3.6 Some parents may welcome the opportunity to discuss the provision that they are making for the child’s education during a home visit but parents are not legally required to give the local authority access to their home. They may choose to meet a local authority representative at a mutually convenient and neutral location instead, with or without the child being present, or choose not to meet at all. Where a parent elects not to allow access to their home or their child, this does not of itself constitute a ground for concern about the education provision being made. Where local authorities are not able to visit homes, they should, in the vast majority of cases, be able to discuss and evaluate the parents’ educational provision by alternative means. If they choose not to meet, parents may be asked to provide evidence that they are providing a suitable education. If a local authority asks parents for information they are under no duty to comply although it would be sensible for them to do so. Parents might prefer, for example, to write a report, provide samples of work, have their educational provision endorsed by a third-party (such as an independent home tutor) or provide evidence in some other appropriate form.
What about socialisation?
Well… And don’t shoot me here. What about it? How do you socialise as an adult? How do your children socialise out of school hours? And what is so great about school socialisation anyway? Why on Earth would your child suddenly be incapable of socialising simply because they aren’t in school? I mean credit where credit is due, our kids are a fairly crazy, hyper, chatty bunch in their own way for the most part. Okay they have their shy moments, but they LOVE socialising, they socialise just going to the shops and talk to the shopkeeper or the person on the till, why would that change? Socialising isn’t just about being around people of the same age all day every day. Just let them be.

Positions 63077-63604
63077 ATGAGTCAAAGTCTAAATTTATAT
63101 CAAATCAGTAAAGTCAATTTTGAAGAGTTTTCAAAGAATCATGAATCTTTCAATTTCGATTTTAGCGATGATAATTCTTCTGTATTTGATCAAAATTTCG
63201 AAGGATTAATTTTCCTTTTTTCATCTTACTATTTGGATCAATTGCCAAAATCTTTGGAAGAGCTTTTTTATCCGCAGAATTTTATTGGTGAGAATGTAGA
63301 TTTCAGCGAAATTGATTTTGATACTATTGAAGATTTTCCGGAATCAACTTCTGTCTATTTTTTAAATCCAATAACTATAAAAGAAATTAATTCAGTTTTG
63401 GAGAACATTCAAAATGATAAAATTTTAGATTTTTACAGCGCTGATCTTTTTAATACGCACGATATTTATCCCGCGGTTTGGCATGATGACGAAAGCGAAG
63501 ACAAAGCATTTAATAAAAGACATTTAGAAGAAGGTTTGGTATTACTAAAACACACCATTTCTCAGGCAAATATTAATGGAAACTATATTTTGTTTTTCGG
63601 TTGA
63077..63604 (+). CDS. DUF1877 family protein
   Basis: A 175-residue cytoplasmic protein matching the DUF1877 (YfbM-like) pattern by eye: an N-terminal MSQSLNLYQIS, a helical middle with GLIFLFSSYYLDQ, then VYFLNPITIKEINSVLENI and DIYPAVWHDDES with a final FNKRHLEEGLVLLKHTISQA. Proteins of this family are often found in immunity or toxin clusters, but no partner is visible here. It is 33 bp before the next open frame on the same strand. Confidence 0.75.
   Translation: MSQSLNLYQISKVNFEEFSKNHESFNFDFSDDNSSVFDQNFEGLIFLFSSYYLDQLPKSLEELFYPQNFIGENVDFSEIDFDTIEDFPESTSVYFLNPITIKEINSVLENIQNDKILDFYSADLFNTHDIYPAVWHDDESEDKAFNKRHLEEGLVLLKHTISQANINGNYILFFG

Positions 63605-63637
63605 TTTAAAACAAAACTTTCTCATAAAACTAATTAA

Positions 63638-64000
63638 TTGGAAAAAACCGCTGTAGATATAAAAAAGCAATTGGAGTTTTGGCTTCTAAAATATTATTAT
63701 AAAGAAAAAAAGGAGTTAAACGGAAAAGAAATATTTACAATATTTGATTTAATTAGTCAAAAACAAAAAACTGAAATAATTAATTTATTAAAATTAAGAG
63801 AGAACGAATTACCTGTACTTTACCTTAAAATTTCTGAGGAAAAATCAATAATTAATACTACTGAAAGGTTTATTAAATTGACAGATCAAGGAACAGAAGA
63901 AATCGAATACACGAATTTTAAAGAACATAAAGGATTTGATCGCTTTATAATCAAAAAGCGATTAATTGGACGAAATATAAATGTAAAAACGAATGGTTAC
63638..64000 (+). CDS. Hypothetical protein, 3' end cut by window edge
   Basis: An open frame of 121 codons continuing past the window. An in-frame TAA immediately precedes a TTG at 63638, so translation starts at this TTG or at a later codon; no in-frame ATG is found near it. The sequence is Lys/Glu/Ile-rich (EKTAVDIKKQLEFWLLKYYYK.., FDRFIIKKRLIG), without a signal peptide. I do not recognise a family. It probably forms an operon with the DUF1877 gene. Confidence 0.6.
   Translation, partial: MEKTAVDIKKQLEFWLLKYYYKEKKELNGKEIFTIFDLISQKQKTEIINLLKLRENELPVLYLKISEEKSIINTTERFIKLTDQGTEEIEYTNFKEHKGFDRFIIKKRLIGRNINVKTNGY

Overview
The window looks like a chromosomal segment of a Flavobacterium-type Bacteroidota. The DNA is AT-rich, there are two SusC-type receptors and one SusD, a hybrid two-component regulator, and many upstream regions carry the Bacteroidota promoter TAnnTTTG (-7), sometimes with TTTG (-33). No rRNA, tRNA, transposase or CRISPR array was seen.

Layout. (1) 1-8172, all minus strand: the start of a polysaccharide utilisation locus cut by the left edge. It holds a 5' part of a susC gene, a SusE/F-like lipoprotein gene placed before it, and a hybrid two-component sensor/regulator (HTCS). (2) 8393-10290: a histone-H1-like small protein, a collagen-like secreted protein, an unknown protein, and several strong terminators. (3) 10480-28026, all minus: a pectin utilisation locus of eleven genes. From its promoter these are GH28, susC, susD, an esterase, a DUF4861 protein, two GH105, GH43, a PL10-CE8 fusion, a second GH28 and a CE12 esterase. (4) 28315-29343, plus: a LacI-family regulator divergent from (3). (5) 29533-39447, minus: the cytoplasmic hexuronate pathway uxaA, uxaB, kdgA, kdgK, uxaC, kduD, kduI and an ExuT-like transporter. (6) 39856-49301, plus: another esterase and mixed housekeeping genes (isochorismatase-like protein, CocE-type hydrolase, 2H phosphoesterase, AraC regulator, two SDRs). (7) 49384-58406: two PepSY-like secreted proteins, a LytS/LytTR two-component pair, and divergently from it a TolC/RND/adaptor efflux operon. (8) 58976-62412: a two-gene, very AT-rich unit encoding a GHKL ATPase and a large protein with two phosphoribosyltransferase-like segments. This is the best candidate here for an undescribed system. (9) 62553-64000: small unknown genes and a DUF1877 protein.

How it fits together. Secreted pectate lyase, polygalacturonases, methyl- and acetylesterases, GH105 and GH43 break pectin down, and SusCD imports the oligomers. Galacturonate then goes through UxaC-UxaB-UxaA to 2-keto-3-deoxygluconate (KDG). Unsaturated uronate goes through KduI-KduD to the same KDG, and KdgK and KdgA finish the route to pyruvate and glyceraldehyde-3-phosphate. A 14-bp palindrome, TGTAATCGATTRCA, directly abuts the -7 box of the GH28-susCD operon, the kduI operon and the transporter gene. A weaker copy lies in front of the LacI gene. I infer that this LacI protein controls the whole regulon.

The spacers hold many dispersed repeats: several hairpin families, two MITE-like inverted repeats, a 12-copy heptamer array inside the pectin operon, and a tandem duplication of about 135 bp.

Oh and for the record… most areas have some type of home ed group 😉 and if they don’t, there’s always after school clubs etc. 🙂
How will they do exams?
Before I answer that, can you answer this:
What would you see as a successful result of home education?
Now before you roll your eyes at me and tut for even daring to challenge your thought process, just humour me for a moment. At school the focus is on results the majority of the time. There’s a reason your child is no longer in that system. Whatever that reason may be.
With home education you don’t have that same pressure. You have the ability to focus on the whole child not just the academic side. Exams aren’t compulsory, they don’t have to be taken. There are many different paths to take, depending on your ultimate goal, and a lot of employers value experience which home education will give your child the time to gain. Or they can always decide to be self-employed. For our family, we would see success as being small living independently, doing something that makes him happy and fulfilled not how many qualifications he may or may not have. If he wants to take exams he can, if he doesn’t that is fine too. The same applies if he ever wants to go to school.
Also education is a lifelong process, home education doesn’t have the same limits that school has. Exams can be taken at any age, they don’t have to be taken at 16 or 18. Certain professions will need qualifications, but worry about that when your child has made a decision about the path they want to follow, not at right at the beginning when you are getting used to the new path your journey is taking. It will take you longer to ‘de-school’ than it will your child. Make sure you take that time.